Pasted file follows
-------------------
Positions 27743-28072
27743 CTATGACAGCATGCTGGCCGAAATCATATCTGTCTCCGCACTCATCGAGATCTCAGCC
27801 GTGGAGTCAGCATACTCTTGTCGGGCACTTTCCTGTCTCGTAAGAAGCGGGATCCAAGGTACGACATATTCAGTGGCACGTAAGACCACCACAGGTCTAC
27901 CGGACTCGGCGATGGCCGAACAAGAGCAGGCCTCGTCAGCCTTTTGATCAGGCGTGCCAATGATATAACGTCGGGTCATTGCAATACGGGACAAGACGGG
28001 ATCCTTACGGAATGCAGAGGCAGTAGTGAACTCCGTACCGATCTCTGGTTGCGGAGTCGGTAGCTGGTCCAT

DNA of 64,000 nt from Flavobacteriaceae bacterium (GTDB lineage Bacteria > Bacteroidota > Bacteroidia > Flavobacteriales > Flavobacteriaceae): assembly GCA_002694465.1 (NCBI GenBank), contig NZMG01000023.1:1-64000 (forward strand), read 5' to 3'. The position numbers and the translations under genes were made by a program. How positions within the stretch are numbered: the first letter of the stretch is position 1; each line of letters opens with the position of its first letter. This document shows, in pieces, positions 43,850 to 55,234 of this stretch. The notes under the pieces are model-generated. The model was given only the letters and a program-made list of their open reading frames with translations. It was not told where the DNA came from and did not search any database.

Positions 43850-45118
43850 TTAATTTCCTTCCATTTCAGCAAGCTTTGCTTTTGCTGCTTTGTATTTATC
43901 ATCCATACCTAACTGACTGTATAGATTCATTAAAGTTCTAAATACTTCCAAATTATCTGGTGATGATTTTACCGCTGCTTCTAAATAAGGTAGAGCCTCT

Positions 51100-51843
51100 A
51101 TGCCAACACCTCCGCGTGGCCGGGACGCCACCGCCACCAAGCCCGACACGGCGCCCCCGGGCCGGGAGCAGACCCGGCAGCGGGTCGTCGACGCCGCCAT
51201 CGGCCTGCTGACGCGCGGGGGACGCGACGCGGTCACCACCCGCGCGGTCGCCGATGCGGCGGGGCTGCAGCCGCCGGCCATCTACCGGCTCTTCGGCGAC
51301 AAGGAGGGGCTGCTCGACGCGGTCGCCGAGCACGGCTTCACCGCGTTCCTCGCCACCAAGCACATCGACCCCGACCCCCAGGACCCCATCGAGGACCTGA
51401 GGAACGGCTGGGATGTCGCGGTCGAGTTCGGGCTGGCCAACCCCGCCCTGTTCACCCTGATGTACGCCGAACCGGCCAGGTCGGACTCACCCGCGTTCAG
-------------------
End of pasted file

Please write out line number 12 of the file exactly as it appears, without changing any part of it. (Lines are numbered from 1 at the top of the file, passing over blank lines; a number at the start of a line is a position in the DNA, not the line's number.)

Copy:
51101 TGCCAACACCTCCGCGTGGCCGGGACGCCACCGCCACCAAGCCCGACACGGCGCCCCCGGGCCGGGAGCAGACCCGGCAGCGGGTCGTCGACGCCGCCAT